Term Paper: Attorneys of Every Ilk

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[. . .] The ethical problem concerned the baby's mother, who was incompetent to make the decision to withdraw care.

Can an attorney go against his or her ethical standards when faced with a person who is a mentally impaired decision maker? That is the question addressed by this particular piece of literature. The ethical problem concerned the baby's mother, who was incompetent to make the decision to withdraw care.

This particular woman did not wish to 'pull the plug' on her child, though the doctors felt that preserving the life of the baby would only ensure that the baby lived in a vegetative state for what remained of the child's time here on earth. The article presented the fact that the woman in this case was mental disabled and in reality could not effectively make a life and death situation such as this one. This article is an excellent example of a scenario of ethical concern for the attorney.

The article provides information of a unique situation that could possibly justify an attorney to go against the client's wishes. However, the article does not state what the attorney decided to do. That the article provides no substantial answers to the dilemma is an ongoing concern throughout current literature that also presents situations and circumstances for ethical consideration, yet does not provide answers as to how the attorneys acted during the situation(s).

An additional study is another example of providing ethical fodder with no solution at hand. With the many corporate scandals occurring during the last decade (Enron, Tyco, WorldCom, etc.) the question remains regarding any ethical standards that needs to be considered by corporate attorneys who may have some knowledge of exactly what is taking place as some companies engage in illegal behavior. This article covers a symposium held to address that particular question, and the lawyers attending the symposium presented the view that "even if the lawyers (in these cases) did not perform as we would wish, it does not necessarily follow that we should radically alter time-honored principles of professional responsibility" (Dent, 2007, p. 338).

The symposium also considered to whom the attorney has allegiance; is it the corporation, the shareholders, the entity or the public? Ethically speaking, the attorney is often placed in the middle of a maelstrom of responsibility. Is the ethical attorney the one that keeps the actions of the corporation to him or herself, or is the ethical attorney the one that provides the information to the shareholders and the public? Again the study does not espouse a certain action, only presents the situation.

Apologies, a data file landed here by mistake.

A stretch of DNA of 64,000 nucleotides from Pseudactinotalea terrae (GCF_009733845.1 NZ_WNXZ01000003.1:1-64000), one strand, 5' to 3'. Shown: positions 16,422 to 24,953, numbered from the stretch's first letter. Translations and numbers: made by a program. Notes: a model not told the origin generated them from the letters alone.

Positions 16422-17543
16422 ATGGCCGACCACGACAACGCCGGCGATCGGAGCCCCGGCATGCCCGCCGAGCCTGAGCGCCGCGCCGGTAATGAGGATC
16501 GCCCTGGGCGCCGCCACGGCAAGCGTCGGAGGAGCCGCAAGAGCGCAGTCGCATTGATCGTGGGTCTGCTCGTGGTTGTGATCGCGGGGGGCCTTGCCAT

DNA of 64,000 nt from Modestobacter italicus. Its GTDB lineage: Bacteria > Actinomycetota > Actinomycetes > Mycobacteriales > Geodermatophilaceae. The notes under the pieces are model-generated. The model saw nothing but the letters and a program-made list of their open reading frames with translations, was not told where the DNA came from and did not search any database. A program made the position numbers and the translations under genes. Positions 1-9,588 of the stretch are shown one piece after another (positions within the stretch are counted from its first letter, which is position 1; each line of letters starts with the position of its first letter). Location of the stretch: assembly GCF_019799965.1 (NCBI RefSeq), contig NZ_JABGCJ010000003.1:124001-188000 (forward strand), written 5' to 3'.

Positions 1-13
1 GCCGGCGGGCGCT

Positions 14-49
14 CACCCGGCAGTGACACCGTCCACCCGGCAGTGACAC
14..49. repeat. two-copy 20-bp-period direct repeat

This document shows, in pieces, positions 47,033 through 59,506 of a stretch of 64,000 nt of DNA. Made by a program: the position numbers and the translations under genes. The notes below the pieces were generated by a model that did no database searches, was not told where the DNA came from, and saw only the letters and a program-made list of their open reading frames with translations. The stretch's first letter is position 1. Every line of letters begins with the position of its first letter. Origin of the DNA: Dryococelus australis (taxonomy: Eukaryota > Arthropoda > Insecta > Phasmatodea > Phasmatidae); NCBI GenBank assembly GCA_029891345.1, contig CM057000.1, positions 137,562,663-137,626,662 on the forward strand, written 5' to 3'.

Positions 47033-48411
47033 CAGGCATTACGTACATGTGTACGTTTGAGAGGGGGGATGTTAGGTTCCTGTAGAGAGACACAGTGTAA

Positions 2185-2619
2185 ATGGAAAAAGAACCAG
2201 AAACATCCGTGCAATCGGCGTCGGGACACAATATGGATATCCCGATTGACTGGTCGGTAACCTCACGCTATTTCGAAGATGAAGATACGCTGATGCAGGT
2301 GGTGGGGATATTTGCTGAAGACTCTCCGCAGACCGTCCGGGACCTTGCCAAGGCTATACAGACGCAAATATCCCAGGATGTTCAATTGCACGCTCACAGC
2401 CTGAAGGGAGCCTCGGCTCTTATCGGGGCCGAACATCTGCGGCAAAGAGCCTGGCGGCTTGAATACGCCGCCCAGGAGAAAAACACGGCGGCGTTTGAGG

It is likely that a strong argument can be made from both sides of the issue. The ethical attorney most likely is the one-based entirely on who is doing the judging.

Situations have been presented on a variety of ethical levels, however none are as likely to be as ethically compelling as when a decision will affect how a couple proceed in a divorce situation.

Many divorce attorneys are faced with ethical considerations that are potentially fraught with unforeseen (and in some cases quite disruptive) consequences for children of parents seeking a divorce. One of the ethical considerations prevalent in these circumstances is the use of an alternative dispute resolution (ADR). The use of an ADR in divorce proceedings seems to be lagging the use of ADR's in other legal areas, and this discrepancy may lead to sometimes dire results (Vu, 2009, p. 585). The article purports the fact that "by emphasizing cooperation and negotiation among the divorcing parents, both mediation and collaborative law offer these would-be litigants the opportunity to move forward with their parental duties" (p. 586). According to the article, attorneys should be required to follow uniform ethical requirements in divorce proceedings.

Once again, ethic requirements and standards for attorneys will be set by other individuals. One thing that has become abundantly clear by a research of the data is that there are any number of situations that will require the attorney to stand beside his or her principles and core beliefs, which brings into play a reality check for most attorneys, especially if they have no loyalty to the firm or client they are working with when the situation arises.

This is true for attorneys who have been with a specific firm for a number of years, but it is also very true for those attorneys who are working for a particular firm on a temporary basis. In 2010, R.C. Rodriguez brought to the forefront the situation concerning temporary attorneys and the firms for which they are employed, both the previous firms, and the firms for which they currently are employed.